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Gas Tax Bill Begins Uphill Climb

O'Malley's bill applying the sales tax to gasoline has precedent, faces challenges.

Legislative leaders on Tuesday introduced Gov. Martin O’Malley’s proposal to apply the state’s 6 percent sales tax to gasoline.

Dubbed the “Maryland Transportation Financing and Infrastructure Investment Act of 2012,” the legislation, which , calls for a three-year phase-in of the tax.

The tax “will generate an additional $613 million in revenue to address Maryland’s urgent transportation infrastructure needs and support an estimated 7,500 jobs for Maryland families,” according to a news release from O’Malley’s office. Transportation infrastructure needs include roads, bridges and public transit projects.

The proposal could be a tough sell, O’Malley himself admitted in the State of the State. Reporters appearing on on MarylandReporter.com assessed just how tough it could be. (See the 2:28 mark.)

The Maryland Republican Party has launched an online campaign to “Stop the Gas Tax.”

With support from county governments key to the bill’s passage, The Baltimore Sun reported on Tuesday that “Gov. Martin O'Malley is offering local governments a significant sweetener — more money for local road projects — as part of an effort to secure their support for his proposal to apply the state's 6 percent sales tax to gasoline.”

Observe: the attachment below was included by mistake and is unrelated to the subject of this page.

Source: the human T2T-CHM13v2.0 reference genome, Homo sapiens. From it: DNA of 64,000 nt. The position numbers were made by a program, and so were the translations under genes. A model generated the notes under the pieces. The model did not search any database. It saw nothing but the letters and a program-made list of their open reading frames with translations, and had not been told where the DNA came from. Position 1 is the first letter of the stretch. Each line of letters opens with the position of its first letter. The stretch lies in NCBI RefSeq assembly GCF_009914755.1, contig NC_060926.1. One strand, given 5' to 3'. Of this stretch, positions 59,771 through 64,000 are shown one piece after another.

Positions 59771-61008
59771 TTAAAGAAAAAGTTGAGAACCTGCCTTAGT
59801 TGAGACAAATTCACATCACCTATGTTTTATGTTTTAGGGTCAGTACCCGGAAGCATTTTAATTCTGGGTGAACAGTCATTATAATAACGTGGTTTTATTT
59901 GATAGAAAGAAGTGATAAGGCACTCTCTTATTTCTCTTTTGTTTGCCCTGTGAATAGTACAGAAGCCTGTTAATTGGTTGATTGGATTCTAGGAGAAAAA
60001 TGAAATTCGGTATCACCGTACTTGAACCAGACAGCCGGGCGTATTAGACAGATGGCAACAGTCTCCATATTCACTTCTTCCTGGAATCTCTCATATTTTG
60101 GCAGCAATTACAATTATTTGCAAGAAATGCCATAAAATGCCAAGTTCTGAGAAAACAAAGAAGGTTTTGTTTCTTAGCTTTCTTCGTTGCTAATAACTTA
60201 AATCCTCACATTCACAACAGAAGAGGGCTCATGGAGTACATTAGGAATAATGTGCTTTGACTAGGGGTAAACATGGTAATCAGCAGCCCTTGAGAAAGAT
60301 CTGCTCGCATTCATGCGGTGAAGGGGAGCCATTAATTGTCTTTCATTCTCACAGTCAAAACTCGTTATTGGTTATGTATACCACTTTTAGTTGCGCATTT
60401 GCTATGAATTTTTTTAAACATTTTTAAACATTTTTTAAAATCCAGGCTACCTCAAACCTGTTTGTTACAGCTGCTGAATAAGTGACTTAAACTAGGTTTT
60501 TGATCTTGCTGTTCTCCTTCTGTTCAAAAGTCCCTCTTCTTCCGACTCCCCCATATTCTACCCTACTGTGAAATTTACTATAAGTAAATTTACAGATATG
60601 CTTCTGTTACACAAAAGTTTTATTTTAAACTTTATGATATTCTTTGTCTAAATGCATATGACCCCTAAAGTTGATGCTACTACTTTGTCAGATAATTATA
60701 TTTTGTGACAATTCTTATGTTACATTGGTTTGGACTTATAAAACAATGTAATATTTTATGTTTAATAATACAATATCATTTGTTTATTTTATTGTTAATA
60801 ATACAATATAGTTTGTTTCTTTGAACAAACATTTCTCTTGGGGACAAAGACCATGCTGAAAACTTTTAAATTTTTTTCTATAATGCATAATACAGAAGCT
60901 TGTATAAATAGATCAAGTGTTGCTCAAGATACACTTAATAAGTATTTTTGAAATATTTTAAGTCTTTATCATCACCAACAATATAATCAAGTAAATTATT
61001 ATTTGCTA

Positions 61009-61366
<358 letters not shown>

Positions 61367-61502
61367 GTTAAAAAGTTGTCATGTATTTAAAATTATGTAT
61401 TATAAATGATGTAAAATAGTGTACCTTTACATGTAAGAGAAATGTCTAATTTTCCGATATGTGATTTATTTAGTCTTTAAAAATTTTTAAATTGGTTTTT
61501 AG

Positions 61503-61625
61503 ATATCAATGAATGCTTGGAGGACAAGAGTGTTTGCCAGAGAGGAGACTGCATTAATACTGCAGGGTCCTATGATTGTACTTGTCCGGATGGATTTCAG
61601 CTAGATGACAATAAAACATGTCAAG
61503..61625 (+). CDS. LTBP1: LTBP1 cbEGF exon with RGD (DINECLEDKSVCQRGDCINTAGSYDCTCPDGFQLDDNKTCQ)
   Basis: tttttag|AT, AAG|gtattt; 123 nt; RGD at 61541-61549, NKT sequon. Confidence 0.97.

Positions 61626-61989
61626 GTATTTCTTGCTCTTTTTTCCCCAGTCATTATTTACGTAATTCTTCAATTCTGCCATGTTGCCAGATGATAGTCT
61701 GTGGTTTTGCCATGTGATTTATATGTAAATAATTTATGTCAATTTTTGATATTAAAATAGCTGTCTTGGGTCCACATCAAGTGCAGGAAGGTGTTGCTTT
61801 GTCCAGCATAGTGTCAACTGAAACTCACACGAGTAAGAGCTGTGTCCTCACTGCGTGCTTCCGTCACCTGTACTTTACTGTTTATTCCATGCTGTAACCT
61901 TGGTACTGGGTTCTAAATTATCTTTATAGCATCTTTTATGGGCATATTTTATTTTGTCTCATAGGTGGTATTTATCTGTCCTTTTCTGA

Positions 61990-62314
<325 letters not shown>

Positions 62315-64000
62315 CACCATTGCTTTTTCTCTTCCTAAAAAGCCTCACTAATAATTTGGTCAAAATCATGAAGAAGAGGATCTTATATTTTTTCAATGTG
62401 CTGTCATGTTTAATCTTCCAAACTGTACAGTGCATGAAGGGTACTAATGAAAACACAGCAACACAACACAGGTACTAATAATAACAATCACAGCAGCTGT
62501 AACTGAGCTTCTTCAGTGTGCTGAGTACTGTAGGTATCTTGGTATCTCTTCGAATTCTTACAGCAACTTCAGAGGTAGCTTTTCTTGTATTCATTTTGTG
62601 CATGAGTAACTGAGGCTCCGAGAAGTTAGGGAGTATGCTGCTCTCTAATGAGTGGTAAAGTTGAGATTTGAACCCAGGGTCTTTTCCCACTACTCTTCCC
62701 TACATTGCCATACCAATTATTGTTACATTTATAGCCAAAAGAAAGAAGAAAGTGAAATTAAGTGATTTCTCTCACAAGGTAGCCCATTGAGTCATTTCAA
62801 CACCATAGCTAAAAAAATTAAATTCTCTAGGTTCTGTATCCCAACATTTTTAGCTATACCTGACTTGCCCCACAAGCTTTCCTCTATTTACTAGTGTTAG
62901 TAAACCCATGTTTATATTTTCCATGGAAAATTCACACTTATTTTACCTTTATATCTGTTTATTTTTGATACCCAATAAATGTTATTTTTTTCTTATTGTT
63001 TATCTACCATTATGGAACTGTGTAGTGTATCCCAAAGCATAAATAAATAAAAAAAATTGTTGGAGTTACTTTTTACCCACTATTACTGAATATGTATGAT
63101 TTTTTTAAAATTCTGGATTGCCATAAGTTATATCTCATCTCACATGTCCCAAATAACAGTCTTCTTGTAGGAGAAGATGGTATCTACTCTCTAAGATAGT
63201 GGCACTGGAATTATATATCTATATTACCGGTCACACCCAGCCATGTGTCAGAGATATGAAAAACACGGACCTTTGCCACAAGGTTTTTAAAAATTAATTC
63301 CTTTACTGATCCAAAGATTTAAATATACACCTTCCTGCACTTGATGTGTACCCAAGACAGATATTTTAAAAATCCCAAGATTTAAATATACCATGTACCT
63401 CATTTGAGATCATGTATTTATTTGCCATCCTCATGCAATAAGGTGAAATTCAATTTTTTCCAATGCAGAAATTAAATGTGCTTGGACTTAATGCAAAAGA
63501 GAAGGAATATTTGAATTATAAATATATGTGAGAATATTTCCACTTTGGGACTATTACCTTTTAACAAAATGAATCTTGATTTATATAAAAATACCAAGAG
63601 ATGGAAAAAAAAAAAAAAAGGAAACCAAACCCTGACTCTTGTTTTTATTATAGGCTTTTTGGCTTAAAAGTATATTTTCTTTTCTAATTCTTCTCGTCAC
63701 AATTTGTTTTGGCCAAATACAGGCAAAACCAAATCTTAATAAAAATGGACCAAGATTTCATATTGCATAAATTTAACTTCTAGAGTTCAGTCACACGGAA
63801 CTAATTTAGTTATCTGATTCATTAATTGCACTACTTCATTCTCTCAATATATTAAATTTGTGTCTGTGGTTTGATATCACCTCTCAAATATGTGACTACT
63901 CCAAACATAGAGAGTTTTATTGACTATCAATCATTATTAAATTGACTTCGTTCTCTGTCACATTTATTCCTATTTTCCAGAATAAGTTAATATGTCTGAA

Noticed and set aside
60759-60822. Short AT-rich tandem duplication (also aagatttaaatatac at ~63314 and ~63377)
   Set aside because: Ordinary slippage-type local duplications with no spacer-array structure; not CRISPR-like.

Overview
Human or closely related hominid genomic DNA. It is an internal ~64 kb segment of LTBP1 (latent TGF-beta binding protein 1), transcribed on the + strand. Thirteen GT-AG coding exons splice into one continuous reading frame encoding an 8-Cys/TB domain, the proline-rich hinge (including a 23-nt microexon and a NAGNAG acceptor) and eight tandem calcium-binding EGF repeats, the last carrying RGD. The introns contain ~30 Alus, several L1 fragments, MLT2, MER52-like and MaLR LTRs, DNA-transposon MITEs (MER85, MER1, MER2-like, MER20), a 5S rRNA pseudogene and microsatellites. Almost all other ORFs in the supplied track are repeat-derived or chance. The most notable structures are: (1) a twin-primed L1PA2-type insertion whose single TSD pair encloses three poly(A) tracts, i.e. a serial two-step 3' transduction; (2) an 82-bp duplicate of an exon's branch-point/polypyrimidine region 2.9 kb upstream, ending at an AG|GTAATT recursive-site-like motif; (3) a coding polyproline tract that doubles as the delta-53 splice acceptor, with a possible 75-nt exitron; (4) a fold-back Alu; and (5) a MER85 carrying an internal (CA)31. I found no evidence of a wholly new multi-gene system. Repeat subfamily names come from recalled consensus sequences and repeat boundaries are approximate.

Tying a gas tax to the sales tax—something that about 15 states already do—has proven successful in raising revenue, while being controversial, Stateline.org reported.

Often, lawmakers feel pressure to stop them, even if the only thing that needs to happen for an increase to go into effect is for elected officials to do nothing at all,” Stateline.org reported.

And a gas tax pegged to sales tax isn’t always enough.

“Last year, in a controversial move, Nebraska lawmakers voted to redirect a portion of the state’s sales tax to transportation starting in 2013,” Stateline.org reported. “In doing so, they were conceding that the gas tax wasn’t bringing in enough money to pay for what they wanted.”

What do you think of O'Malley's gas tax proposal? Weigh in with .

Sara Greene February 15, 2012 at 12:32 AM
Here's a thought. How about O'Malley stop taking money out of each Marylander's pocket and stop all this spending on things we can live without. His spending appetite is second to none. He has increased taxes on everything possible and it will never ever be enough for him. WORST GOVERNOR EVER BY FAR!
roger perez February 15, 2012 at 02:40 PM
TAX,TAX,TAX,TAX,TAX! They are all out of hand! every day there is an absurd tax or charge on us in maryland or montgomery county! We cant take much more of this people! I am speaking to those of us who are and have been struggling for past five years and whom used to be considered middle class and are now barely surviving paycheck to paycheck with a family of five and a massive loss of income. Pretty soon we will be taxed on the type of shoes we are wearing or that our hairstyle isnt trendy enough... Point being is that we have allowed too much for too long. ENOUGH! already. We have to put a stop to this garbage now! I dont know sarah Greene but the spending and taxing she is speaking of is spot on!
Jeff Hawkins February 15, 2012 at 02:46 PM
Sara & Roger: Gotta get out and vote, encourage others to do the same. The deck is kind of stacked, but it can be done. This really is the ONLY way to do it............shake it up..... I'm not advocating which Party to vote for...........just vote against the "usual suspects".